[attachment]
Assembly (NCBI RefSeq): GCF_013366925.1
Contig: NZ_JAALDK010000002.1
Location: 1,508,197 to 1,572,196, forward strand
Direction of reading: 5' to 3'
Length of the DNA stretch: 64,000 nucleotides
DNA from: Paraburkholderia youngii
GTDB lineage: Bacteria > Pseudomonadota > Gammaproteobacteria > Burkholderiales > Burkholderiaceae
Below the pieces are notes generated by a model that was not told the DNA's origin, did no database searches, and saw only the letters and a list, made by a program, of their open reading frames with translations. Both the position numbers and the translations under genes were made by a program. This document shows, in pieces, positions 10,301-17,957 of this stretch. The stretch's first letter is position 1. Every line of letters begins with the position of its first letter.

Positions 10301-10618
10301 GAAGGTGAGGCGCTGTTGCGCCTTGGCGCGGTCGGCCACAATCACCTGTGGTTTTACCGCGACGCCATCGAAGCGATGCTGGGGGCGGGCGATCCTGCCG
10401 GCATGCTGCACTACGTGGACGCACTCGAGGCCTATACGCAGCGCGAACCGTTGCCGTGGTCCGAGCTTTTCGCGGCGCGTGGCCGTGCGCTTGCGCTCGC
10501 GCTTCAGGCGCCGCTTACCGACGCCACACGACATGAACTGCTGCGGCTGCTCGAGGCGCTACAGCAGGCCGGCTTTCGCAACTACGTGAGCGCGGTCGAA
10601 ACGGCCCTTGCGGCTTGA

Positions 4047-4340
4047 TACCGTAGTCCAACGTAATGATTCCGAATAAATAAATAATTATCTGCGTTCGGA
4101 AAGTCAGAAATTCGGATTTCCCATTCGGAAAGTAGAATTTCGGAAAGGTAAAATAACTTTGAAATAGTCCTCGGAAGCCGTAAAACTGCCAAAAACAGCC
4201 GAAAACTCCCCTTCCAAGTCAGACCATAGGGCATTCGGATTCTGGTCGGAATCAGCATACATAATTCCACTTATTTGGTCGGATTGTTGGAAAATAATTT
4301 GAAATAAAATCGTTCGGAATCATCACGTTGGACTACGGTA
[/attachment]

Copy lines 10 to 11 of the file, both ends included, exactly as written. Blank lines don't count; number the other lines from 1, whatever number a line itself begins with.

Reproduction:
10301 GAAGGTGAGGCGCTGTTGCGCCTTGGCGCGGTCGGCCACAATCACCTGTGGTTTTACCGCGACGCCATCGAAGCGATGCTGGGGGCGGGCGATCCTGCCG
10401 GCATGCTGCACTACGTGGACGCACTCGAGGCCTATACGCAGCGCGAACCGTTGCCGTGGTCCGAGCTTTTCGCGGCGCGTGGCCGTGCGCTTGCGCTCGC